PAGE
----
Nine candidates are vying to be Seattle mayor.
Times City Hall reporter Lynn Thompson sat down recently with neighborhood activist Kate Martin to let her introduce herself and tell voters what’s important to her. The answers have been edited for length.
You run a planning and design business, but you haven’t held elective office. What experience would you bring to the job of mayor?
A: I’ve been an activist for about 15 years and have followed dozens of issues: land use, planning, transportation, education, youth. I got involved in a lot of things over the years raising my two kids. I started to think about how I wanted to be a policymaker, instead of just knocking on the door from the outside.
I ran for School Board in 2011 and I almost won. I feel like I’ve got the institutional knowledge down. I feel like my planning and design skills are very needed. I feel like we don’t need another lawyer. I feel like we really need logical planning but also some visionary design. As an environmentalist, I’m disappointed in our lack of comprehensive sustainability.
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I’ve been a small-business owner for 25 years, so I’m toward frugality. There’s none of that going on at the city. People are ready for that. I also think people are ready for inspiration in terms of a shared vision.
Q: How would you balance growth with quality of life and protecting single-family neighborhoods?
I have a nuanced view of single-family neighborhoods. That’s why I built the house we live in as a flex house, so it can accommodate different family groupings and we can rent out some space.
If we have these huge expanses of single family neighborhoods and many houses with just one person in them, that’s not sustainable.
But the land-use aspect of single-family neighborhoods really agrees with me — the idea of having more green space, the building taking up a smaller footprint, having a garden and space for trees and a sidewalk where you can walk down and see your neighbors — all of those things need to stay. I just think we need to gently absorb more density.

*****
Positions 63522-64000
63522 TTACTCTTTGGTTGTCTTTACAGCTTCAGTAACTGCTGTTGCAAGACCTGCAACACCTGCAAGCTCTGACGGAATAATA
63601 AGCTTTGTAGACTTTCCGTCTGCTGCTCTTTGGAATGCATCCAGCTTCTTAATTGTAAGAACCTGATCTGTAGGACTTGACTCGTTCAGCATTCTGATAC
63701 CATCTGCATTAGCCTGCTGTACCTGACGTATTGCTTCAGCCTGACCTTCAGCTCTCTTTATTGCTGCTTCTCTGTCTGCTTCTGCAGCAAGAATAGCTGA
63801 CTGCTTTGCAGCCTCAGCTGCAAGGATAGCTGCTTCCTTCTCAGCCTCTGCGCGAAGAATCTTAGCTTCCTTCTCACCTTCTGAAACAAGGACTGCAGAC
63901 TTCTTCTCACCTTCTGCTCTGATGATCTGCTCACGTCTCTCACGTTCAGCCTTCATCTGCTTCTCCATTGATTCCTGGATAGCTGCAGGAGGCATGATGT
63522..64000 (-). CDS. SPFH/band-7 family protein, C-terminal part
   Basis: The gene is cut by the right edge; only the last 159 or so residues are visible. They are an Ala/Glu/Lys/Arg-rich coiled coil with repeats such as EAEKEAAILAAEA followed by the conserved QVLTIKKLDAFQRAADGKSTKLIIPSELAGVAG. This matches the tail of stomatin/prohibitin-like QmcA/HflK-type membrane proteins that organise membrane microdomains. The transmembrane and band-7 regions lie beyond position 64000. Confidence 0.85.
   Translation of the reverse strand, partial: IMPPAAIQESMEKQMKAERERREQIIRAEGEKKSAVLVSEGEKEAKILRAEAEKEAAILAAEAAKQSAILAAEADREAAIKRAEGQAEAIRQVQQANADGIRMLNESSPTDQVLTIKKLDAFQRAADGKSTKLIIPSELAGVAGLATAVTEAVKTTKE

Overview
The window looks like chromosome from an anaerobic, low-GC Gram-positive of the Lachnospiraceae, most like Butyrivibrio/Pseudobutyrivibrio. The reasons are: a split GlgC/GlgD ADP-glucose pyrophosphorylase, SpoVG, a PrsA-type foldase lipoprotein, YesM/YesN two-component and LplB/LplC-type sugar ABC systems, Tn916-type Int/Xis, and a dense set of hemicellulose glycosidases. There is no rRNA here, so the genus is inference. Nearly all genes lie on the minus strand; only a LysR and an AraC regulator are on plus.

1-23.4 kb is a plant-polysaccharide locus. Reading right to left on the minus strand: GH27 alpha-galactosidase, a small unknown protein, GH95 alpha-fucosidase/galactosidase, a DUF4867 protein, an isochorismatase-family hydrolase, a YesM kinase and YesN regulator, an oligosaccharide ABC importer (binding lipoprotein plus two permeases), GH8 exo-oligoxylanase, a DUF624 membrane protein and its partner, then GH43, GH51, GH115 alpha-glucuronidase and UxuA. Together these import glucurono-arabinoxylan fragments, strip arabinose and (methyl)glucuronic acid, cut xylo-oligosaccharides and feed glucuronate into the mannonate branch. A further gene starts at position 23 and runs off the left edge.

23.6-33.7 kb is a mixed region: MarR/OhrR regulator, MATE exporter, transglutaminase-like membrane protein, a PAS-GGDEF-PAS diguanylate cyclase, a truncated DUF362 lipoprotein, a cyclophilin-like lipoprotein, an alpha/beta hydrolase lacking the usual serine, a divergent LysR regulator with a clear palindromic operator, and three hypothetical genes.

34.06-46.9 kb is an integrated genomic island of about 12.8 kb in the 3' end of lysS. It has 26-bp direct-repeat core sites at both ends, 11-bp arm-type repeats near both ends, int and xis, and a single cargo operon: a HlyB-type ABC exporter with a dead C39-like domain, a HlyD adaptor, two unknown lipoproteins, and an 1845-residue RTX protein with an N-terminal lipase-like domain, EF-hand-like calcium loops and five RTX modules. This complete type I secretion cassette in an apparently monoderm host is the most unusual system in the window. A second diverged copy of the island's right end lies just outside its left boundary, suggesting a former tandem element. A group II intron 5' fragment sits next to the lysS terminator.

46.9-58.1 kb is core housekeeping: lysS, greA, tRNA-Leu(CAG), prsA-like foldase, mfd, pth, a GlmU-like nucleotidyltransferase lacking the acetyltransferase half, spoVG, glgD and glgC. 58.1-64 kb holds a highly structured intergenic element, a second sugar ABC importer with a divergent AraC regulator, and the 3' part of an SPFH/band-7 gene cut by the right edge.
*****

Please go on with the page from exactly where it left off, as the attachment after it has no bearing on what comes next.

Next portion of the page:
Q: What would you do to ensure the Seattle Police Department has strong leadership and undertakes the work of reform?
A: With (Police Chief John) Diaz it felt like he wasn’t the real chief, like the command staff under him was calling the shots. If you’re going to have a military organization like a police force you need the person in charge to actually be in charge.
The chief needs to set the tone. I’m just reading “Breaking Rank” by (former Seattle Police Chief) Norm Stamper. It’s upsetting to see how prevalent racism and excessive use of force is across the country. We have a lot of work to do. If we can get a chief with a track record of success, not just promises, that would be great.
Q: Seattle has a $1.8 billion backlog in deferred maintenance for transportation infrastructure such as roads and bridges. That’s despite passing a $365 million levy in 2006 that was meant to catch us up. How would you address it?
A: My platform is maintenance not neglect. We passed Bridging the Gap (transportation levy in 2006), but we’re getting further behind. I think we need to take a percentage of the value of our assets and invest that annually. My other idea is to leverage private dollars much more effectively. My plan for sidewalks would leverage dollars from people on a block willing to contribute to the cost. This would also hold for arterials and commercial frontages.
I think (Mayor) Mike (McGinn) has put the bus system on ignore. He just talks about rail, rail, rail. I’d like to work with the state and the county to get the bus system figured out.
Q: Did you roll your eyes at a recent candidate forum when McGinn said that he’d gotten his start in politics as a Greenwood community activist?
I worked with Mike for 10 years on the Greenwood Community Council. When I compare our skill sets, I’ve got really solid business skills. Mike does not. I always do my homework and I’m always prepared. I like to plan ahead. Mike’s always winging it. He likes to flare up for drama, whereas I move steadily through things. I make a point of remembering people’s names. He could never remember anyone’s name. He was always late. He took credit for everything. You’ll notice that a lot of his accomplishments were within about 100 feet of his house.
Lynn Thompson: 206-464-8305 or firstname.lastname@example.org. On Twitter @lthompsontimes